15. John, your campaign against the Treaty industry has my full support, and I admire you for taking it on, knowing that you will be subjected to ridicule and outright hatred from the grievance industry and its ignorant followers. I do think however that the campaign needs to be broadened way beyond responding to this one-eyed clown, whose deeply rooted opinions you will never change. There needs to be robust and repeated exposure of the Treaty rort by the mainstream media, because heavily edited and hostile coverage on the taxpayer-funded Maori TV just won’t do.

  16. Furthet to the lament from the mother above I wonder if she vave any thought to the Maori mothers on whose land she was living on. The ones whoze mothers grandmothers had been born on. Maybe not

  17. The ones who fled Taranaki and left it empty after they were defeated by the Waikatos.

    (And were only able to return there after the Treaty brought the rule of law and made intertribal warfare, slavery and cannibalism illegal.)

    I look forward to reading your evidence of unprovoked massacres of innocent Maori by settlers.

    Put up your evidence or shut up. I will certainly be putting up mine.

    And while you’re at it, please include your evidence for “the rape of all women and female children” at Parihaka.

    (Or have the decency to apologise for exaggerating.)

    That quote about the theft of greenstone meres supports my view of Parikaha, not your fantasy.

    You will note that the thefts were against the expressed orders of the commanders.

    The British may have been clumsy in Taranaki in dealing with the various provocations (multiple sales of the same land by mischievous chiefs – appeased by multiple payments, etc.).

    But as far as I’m aware, from my year of intensive study, they did not engage in wholesale massacres of innocent women and children the way Maori did.

    But by all means prove me wrong.

  18. There is significant evidence accepted by all reputable historians of atrocities committed at Parihaka by the Crown forces. The minimising of these serves to diminish any point you are trying to make John.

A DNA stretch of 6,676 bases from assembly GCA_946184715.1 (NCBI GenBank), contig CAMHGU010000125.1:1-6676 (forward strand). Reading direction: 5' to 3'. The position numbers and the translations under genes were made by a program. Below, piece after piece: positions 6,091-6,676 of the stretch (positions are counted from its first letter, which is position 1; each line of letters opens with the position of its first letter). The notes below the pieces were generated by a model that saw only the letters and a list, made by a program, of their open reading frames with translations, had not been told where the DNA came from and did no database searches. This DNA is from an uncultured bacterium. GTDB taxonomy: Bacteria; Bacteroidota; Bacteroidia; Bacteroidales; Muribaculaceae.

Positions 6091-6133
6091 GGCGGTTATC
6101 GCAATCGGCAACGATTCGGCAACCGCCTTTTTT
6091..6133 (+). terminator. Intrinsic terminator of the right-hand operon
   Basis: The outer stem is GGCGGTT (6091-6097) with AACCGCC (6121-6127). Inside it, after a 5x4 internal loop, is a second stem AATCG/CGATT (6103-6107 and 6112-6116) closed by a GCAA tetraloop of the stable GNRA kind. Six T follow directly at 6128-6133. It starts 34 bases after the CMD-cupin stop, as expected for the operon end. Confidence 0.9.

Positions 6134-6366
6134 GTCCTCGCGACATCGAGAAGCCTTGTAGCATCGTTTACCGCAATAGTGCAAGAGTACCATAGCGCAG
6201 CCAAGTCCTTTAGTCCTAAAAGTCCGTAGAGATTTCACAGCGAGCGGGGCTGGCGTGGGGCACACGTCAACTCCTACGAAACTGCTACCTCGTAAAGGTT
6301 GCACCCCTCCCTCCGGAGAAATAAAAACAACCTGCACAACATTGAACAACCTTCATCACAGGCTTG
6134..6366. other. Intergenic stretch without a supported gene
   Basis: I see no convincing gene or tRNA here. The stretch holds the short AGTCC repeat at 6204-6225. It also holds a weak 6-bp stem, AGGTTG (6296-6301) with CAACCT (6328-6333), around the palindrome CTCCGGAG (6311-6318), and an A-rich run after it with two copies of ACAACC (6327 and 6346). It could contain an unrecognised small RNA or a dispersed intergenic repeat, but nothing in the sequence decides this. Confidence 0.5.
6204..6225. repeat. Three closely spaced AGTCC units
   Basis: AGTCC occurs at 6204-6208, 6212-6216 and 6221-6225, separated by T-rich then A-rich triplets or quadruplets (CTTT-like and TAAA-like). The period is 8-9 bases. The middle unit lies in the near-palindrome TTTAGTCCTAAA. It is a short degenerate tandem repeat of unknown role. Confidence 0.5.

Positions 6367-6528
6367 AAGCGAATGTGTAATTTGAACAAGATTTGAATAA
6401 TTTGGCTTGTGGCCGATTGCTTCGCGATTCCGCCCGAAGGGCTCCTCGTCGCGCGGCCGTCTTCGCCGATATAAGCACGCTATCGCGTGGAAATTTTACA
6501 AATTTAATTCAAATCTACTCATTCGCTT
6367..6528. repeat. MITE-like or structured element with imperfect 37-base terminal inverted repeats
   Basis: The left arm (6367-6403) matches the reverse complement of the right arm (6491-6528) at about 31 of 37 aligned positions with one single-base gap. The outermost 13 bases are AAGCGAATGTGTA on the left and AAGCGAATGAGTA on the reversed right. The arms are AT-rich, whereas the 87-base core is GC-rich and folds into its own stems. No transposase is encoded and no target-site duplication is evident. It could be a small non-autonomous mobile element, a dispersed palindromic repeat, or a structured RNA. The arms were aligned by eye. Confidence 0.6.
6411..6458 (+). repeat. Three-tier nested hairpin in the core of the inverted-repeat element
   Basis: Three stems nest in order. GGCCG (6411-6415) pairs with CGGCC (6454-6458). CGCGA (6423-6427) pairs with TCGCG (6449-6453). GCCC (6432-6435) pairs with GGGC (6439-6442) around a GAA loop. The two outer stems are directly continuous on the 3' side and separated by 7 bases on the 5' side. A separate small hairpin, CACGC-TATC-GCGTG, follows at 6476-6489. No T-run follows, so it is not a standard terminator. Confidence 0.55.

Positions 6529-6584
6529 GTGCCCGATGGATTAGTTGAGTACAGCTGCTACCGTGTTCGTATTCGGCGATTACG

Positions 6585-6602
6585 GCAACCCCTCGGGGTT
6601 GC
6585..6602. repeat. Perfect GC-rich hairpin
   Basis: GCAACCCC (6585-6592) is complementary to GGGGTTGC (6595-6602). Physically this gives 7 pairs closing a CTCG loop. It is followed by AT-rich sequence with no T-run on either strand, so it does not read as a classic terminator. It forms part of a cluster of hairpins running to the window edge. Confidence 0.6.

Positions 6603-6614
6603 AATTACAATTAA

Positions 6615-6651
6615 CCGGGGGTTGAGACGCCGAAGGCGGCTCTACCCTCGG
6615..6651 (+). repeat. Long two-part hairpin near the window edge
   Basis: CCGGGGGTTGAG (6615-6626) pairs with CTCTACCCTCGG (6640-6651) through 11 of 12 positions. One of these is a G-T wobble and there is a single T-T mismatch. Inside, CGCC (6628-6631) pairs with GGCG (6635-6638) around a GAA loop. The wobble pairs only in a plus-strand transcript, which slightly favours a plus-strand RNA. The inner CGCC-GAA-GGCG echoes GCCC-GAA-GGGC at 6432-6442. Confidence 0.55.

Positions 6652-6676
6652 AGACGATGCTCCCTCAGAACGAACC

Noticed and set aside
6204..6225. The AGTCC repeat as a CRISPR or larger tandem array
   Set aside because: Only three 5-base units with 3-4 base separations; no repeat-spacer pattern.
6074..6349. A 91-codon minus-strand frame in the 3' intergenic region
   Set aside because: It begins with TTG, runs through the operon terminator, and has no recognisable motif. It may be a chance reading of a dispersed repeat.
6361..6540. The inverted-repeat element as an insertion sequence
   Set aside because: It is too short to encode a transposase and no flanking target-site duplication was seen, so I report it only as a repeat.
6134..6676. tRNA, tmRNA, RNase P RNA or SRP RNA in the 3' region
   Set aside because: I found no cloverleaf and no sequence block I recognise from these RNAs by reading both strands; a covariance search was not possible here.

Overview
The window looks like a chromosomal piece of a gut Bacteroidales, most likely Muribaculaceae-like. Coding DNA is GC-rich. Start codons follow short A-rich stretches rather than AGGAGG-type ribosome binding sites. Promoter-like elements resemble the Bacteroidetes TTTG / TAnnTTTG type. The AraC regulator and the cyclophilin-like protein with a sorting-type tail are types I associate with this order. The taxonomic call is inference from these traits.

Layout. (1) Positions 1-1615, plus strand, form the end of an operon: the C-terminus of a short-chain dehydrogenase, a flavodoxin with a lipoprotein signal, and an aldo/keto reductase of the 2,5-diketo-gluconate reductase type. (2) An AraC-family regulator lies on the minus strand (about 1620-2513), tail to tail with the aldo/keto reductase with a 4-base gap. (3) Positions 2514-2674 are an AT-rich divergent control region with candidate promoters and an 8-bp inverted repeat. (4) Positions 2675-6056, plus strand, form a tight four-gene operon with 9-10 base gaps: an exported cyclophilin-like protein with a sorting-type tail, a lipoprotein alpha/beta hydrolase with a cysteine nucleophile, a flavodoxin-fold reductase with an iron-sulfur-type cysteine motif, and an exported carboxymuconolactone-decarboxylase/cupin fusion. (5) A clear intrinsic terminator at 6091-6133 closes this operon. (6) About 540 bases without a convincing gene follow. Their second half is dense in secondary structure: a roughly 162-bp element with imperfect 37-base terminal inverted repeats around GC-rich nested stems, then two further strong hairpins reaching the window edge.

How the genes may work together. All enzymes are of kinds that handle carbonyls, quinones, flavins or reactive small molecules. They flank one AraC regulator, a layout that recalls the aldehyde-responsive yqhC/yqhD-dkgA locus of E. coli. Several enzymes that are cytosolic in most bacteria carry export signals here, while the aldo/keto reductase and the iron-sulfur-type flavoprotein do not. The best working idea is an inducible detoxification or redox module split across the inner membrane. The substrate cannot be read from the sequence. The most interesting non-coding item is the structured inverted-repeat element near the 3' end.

19. I’d be happy to see what you’ve got, Tony.

    Or could it be that the definition of ‘atrocity’ has been downgraded to ‘lifting fat women out of the way, accidentally treading on feet, and looting greenstone’ to suit the Maori good/Pakeha bad Griever narrative?

    Here in the world outside Topsy Turvy Turialand, ‘atrocity’ means multiple savage and premeditated murders.

    I look forward to reading about all my ancestors who did that.

    And please don’t describe the one-eyed Marxist history-twisters of Academia Aotearoa as ‘reputable’.

    I presume you include in their number Claudia Orange – the grand dame of historical fiction who did not see fit to even mention the discovery of Hobson’s final English Treaty draft (or ‘the Littlewood document’ as the Treatygaters minimise it) anywhere in her updated Treaty of Waitangi tome.

    This despite Dame Claudia being one of the first so-called ‘experts’ to see the document.

    (Her reaction was telling: words to the effect of “This document will be politically embarrassing”.)

    It is surely unconscionable for any Treaty historian to leave out of a book purporting to tell the whole story of the Treaty the discovery of the most significant Treaty document in 149 years.

    You might say, “But she pooh-poohed its significance,” as of course she was always going to do.

    (A position made more difficult by Dr Phil Parkinson’s admission a decade later that the draft was written by James Busby – just as Busby had asserted.)

    But my point is this…

    Any historian reveiwing the history of the Treaty would have at least mentioned this find, even if only to discredit it.

    Why did she not?

  20. Lying by omission, as in not mentioning the Littlewood Document, would be much easier to explain away, than writing outright lies would be. That would be my guess as to her reasons for not mentioning it.